Successful dove hunting can be challenging, but that’s where the knowledge of experienced hunters like Calvin Hudson comes in handy.
Hudson, an Erath County resident and Tarleton State University graduate, retired in 2006 after 26 years as ag teacher and career and technology director at Stephenville High School.
He became an avid hunter at a young age, learning from his father and grandfather.
In his younger years, he was shot by fellow hunters on four different occasions. Fortunately, none of the wounds were life-threatening. He still carries a few randomly-placed shotgun pellets under his skin.
Through the years since then, Hudson soaked up knowledge and now teaches hunter safety education classes. Not surprisingly, he emphasizes safety first, including wearing a bright orange hunting hat and vest, plus the essential advice, “Know your firearm.”
His advice is to make sure you and your entire family have firearm safety training. And when you buy your hunting license pick up a copy of “Shooting Safety Rules” published by the Texas Parks and Wildlife Department.
The 2019 hunting season for dove and other migratory birds in Erath County will be Sept. 1 - Nov. 12 and Dec. 20 to January. Those dates are laid out by the TPWD’s map featuring three zones for dove hunting in the state. Erath and surrounding counties — mostly south of Interstate 20 are in the Central Zone.
Hudson said his first experiences were in hunting doves, squirrels and rabbits.
“I started out when I was four or five years old,” Hudson said.
His hunting experience has taken him to places such as Ontario, Canada to Colombia, Brazil, and even to Africa once upon a time.
Hudson hunted bear and also went fishing in Canada. His excursion to Africa was for plains game animals.
“I hunt a little bit of everything,” said Hudson, the owner and operator of a business called Box H Gamebirds for 22 years. He raises pheasant and quail on the Horton Ranch, south of Stephenville. The ranch is owned by Ed Horton, who is often Hudson’s hunting partner.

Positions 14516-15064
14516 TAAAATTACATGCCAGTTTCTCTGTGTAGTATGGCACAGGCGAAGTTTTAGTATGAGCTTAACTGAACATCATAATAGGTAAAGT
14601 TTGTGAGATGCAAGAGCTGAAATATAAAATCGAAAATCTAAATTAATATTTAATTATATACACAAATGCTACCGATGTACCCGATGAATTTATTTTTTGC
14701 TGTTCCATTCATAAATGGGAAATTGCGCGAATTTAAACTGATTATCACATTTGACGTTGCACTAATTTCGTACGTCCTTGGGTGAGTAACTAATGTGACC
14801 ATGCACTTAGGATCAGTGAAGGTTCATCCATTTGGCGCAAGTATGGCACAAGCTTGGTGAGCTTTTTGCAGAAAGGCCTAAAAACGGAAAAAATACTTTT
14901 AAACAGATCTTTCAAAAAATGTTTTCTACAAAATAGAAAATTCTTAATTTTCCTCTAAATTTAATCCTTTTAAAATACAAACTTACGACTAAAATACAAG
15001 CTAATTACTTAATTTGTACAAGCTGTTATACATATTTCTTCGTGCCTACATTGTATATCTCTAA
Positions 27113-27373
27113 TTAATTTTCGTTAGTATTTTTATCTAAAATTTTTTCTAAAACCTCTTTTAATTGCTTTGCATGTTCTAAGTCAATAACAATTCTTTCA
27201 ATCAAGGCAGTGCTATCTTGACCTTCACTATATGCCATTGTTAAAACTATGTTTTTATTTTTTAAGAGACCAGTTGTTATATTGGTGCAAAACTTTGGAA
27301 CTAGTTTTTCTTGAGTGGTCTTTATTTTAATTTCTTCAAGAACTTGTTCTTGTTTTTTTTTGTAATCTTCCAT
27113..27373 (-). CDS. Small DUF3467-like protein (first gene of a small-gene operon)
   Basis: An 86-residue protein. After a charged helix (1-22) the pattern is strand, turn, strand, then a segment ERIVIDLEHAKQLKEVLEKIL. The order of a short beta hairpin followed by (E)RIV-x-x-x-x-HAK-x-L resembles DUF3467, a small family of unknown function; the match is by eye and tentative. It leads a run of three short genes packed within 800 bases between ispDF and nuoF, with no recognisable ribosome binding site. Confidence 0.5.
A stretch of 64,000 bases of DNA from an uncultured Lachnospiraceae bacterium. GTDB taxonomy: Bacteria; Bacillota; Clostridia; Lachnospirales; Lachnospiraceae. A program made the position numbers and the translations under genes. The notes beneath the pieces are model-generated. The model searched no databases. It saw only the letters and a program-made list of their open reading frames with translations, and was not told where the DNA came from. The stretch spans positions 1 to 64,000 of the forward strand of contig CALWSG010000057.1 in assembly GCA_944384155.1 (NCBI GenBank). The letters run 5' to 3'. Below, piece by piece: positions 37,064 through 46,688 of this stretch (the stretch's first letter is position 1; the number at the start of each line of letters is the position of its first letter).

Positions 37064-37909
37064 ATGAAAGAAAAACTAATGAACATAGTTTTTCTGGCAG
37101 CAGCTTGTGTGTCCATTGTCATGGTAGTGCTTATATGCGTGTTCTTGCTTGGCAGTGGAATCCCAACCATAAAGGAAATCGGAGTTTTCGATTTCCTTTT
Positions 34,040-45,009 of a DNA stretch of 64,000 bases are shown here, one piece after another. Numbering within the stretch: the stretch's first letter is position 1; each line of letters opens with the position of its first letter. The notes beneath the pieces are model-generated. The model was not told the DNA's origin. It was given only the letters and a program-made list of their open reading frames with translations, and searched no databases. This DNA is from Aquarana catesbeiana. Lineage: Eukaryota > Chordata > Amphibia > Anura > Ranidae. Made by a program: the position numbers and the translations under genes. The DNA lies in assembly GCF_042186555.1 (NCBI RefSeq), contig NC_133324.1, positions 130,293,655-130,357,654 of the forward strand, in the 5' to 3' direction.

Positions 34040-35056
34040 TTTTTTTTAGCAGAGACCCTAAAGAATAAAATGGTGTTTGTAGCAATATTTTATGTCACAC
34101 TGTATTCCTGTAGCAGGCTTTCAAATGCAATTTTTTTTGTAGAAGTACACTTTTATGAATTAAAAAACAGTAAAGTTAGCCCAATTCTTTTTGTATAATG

“I sell birds to other hunting operations,” said Hudson, who graduated from Del Valle High School before earning a degree from TSU in 1978. His first year of teaching at SHS was in 1980.
He supplements his income as a guide on hunting trips.
When dove season rolls around, as it has now, sometimes the prospects are better than others. Doves are migratory, and so far this year there have not been large amounts in this area.
“Doves are just here today, gone tomorrow,” Hudson said. “Some years are better than others.”
He noted that doves are federally protected birds, with strict bag limits. Because they are migratory, hunters are not allowed to set out bait for them.
“The state sets regulations on birds that don’t migrate,” Hudson explained.
One of the favorite things in a dove’s natural food menu is sunflower seeds, so they often will descend on those spots. They also love milo, wheat and other grains.
“Johnson grass, they eat the seeds off of that,” Hudson said. “They like bare ground to feed on. Sometimes they will be in a group of one, two or three. Sometimes they will get in big groups — maybe 15 or 20.”
And, of course, they will often be around water sources.
“Doves will fly 20 miles to get water,” Hudson noted.
But even when the dove are in abundance, nothing is guaranteed. Not only can they be difficult to shoot because of their speed, but they also learn quickly from what they see.
“They are very fast, so it's a very challenging bird to hit. They get smart and stay away from it (areas where hunters have been shooting)," Hudson said. "We kind of rotate around the fields. They mainly move early in the morning and in the evening. They are a very skittish bird. You want to stay pretty (camouflaged). Stay hid, be still.”
Beyond the sporting aspect of dove hunting, they are tasty.
“You can fry them, wrap them in bacon, grill them,” Hudson said. “Doves are excellent eating.”
Hudson said that mourning doves are the most common in this part of Texas. The largest type of dove seen in this region are the Eurasion variety, which have no limit because they are a non-native bird. The smaller Mexican turtle doves are also among the mix here.